State-Dependent Learning is perhaps the most essential idea in couples therapy…but it rarely gets discussed.
What is State-Dependent Learning?
Simply put, State-Dependent Learning is when you can vividly remember something because you’re currently in the same emotional state recalling the memory as you were when the memory was first formed.
State-Dependent Memory or State-Dependent Learning differs from Context-Dependent Memory, which involves your external environment and conditions, while State-Dependent Memory describes your internal conditions such as the mood you’re in, or how you are feeling physically.
For example, imagine it’s December 2025. You’re feeling restless being cooped up at home because of a blizzard. You might suddenly think back and remember how you felt in 2020 during the global pandemic when you were feeling similarly antsy and stir-crazy. That’s an example of State-Dependent Learning.
Dr. Morton Henry Prince (December 22, 1854 – August 31, 1929) was an early thought leader in establishing psychology as an academic and clinical science.
At the turn of the 20th century, He was one of a handful of physicians who advocated European ideas about the brain. He was one of the founders of the Journal of Abnormal Psychology in 1906, which he edited until he died in 1929.
Prince believed that the reason we have a hard time remembering we dream that they aren’t similar to the real world. We don’t operate in a dream state during waking life; therefore, it’s challenging to recall what we experience in a dream state accurately.
Because dreams and reality are so dissimilar, there is often little to remember. Prince believed that dreams which resembled normal waking life were the most likely to be recalled.
Prince didn’t realize it at the time, but his musings on remembering dreams were an early scientific foray into understanding State-Dependent Learning.
Gordon H. Bower is a cognitive psychologist whose life work has been the systematic study of human memory and how it works. He is most famously known for his research on mnemonic aids and how these aids can be converted into visual images.
Dr. Bower is perhaps the most important living thought leader on State-Dependent Learning. He is also famous for his research on chunking, categorical learning, and how we remember stories.
In 1981, Bowers conducted a series of experiments that indicated that we recall a higher percentage of experiences that were emotionally congruent with the mood that we were in when recalling them.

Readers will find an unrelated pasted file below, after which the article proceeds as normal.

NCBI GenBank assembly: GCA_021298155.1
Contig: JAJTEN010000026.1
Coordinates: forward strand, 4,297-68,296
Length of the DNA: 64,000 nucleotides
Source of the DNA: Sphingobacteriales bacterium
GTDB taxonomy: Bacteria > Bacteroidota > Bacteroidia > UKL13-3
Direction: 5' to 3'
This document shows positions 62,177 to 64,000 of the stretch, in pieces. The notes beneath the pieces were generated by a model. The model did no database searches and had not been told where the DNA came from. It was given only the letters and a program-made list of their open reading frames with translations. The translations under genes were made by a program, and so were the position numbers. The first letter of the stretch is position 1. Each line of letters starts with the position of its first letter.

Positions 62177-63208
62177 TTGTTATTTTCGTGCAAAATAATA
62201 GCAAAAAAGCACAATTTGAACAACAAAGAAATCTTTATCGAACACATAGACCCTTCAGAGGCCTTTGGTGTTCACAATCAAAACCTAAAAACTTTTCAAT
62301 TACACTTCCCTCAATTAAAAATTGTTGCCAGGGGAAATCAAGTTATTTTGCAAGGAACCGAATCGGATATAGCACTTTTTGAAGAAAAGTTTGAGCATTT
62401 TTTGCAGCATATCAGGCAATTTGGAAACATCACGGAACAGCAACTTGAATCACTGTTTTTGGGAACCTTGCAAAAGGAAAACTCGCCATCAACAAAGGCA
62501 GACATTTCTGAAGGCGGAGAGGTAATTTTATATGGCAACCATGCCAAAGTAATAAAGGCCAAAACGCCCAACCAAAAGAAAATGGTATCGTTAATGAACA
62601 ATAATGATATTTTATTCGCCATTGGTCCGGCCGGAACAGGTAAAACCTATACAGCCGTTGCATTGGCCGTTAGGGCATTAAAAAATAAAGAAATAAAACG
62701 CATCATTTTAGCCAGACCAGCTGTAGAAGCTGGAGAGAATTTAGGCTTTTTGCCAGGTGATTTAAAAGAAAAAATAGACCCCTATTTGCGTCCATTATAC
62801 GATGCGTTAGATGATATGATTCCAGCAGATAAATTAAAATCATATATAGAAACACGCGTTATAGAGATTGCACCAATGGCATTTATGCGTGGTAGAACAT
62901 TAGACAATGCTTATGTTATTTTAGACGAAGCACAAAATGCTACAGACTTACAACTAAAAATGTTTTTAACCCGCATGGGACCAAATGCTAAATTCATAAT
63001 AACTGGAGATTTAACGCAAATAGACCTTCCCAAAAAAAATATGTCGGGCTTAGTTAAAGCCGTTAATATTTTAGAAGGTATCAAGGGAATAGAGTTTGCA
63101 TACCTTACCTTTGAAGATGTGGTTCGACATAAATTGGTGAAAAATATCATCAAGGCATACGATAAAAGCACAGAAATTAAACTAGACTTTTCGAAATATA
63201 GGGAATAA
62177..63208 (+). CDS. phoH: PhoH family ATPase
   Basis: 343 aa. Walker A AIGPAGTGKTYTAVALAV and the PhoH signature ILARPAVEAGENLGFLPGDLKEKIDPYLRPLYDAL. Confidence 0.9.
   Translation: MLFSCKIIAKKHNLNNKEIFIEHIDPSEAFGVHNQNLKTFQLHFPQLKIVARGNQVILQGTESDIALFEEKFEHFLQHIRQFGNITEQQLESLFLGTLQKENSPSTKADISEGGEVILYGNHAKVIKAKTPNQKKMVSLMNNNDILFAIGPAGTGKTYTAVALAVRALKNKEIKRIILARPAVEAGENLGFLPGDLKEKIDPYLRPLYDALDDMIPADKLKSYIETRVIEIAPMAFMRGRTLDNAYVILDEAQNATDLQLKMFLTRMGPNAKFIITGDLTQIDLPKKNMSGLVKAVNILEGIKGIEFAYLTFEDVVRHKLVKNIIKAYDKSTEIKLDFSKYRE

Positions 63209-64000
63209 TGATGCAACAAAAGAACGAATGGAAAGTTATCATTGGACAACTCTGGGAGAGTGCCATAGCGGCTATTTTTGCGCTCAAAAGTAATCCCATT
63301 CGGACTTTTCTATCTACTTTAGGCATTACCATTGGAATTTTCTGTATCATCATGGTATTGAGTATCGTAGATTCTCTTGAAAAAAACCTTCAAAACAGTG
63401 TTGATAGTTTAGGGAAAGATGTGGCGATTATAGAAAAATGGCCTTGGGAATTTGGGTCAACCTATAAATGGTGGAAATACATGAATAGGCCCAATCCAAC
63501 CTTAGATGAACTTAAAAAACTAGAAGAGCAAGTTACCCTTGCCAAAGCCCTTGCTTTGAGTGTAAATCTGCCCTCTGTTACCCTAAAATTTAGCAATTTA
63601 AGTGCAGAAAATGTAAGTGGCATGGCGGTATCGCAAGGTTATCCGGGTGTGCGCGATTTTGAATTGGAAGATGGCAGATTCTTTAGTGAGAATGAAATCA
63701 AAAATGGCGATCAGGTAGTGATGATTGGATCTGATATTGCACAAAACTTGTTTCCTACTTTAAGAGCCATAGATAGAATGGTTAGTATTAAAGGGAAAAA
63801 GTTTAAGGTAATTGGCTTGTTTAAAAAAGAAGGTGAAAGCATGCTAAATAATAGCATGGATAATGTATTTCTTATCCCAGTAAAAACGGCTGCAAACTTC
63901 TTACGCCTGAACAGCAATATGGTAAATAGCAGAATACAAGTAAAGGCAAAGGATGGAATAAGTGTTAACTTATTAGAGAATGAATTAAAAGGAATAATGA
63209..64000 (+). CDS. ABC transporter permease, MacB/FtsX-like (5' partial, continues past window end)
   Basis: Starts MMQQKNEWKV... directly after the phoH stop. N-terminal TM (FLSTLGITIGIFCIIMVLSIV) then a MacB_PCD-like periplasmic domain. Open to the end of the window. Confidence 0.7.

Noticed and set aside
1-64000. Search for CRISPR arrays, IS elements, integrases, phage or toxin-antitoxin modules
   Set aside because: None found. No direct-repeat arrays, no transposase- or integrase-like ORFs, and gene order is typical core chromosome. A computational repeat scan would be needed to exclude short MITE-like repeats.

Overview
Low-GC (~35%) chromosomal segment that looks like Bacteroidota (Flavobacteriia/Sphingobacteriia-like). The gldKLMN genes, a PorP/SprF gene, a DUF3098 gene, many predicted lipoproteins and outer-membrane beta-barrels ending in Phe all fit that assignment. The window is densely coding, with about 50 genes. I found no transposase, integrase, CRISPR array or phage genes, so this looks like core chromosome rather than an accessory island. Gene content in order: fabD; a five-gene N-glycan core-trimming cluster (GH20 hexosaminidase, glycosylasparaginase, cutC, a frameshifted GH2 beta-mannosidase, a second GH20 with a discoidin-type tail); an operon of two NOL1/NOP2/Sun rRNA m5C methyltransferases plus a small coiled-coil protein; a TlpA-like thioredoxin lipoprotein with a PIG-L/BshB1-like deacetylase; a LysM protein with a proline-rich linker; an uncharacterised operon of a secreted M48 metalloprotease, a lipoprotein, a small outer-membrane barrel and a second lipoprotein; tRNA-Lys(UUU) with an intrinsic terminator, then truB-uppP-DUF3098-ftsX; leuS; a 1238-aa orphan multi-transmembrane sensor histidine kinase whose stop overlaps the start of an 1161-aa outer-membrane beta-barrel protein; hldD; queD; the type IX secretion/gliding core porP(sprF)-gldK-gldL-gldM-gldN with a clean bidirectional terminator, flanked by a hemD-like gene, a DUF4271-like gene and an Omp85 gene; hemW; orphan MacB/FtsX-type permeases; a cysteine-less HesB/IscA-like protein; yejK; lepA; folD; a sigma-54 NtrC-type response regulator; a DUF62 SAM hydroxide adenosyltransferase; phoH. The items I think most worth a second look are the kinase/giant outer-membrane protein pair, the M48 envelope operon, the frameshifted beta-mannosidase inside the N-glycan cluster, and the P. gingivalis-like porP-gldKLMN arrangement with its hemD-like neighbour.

Bowers suggested that an associative network of emotions play an essential role in memory and State-Dependent Learning. In other words, an emotion acts as a “memory unit” that becomes linked with an event that happens at the same time.
Good couples therapy welcomes all emotions. In his book, The Marriage Clinic, John Gottman highlights a famous quote from Haim Ginnott:
Emotions do not vanish by being banished. Haim Ginnott
But what does State-Dependent Learning have to do with couples therapy? In a word…everything.
Gottman tells us that most of the emotional learning that comes from good, science-based couples therapy is state-dependent.
But here is the paradox…unless we, as couples therapists, are comfortable with couples expressing emotions to the same degree as they do at home, all the “good stuff” that they learn flies out the window once they leave the therapy office.
That’s why specialized training and experience matter in choosing a marriage therapist.
After the assessment, intensive blocks of couples therapy (such as 3-hour blocks or more) are much more effective than the 55-minute session typically offered by “general practitioners.”
A couples therapy intensive online is equal to 6 months of weekly couples therapy. These longer blocks of time allow more opportunities for State-Dependent Learning to occur.
It’s hard enough to access critically charged emotional states during intensive couples therapy. To accomplish that task in 55 minutes is essentially impossible. That’s the main reason why weekly, 55-minute hour couples therapy is so notoriously ineffective. But paradoxically, that’s the preferred time frame for couples therapy used by most insurance-driven “general practitioners.”
In The Gottman Method, there are a half dozen fundamental assumptions about what a good couples therapist does: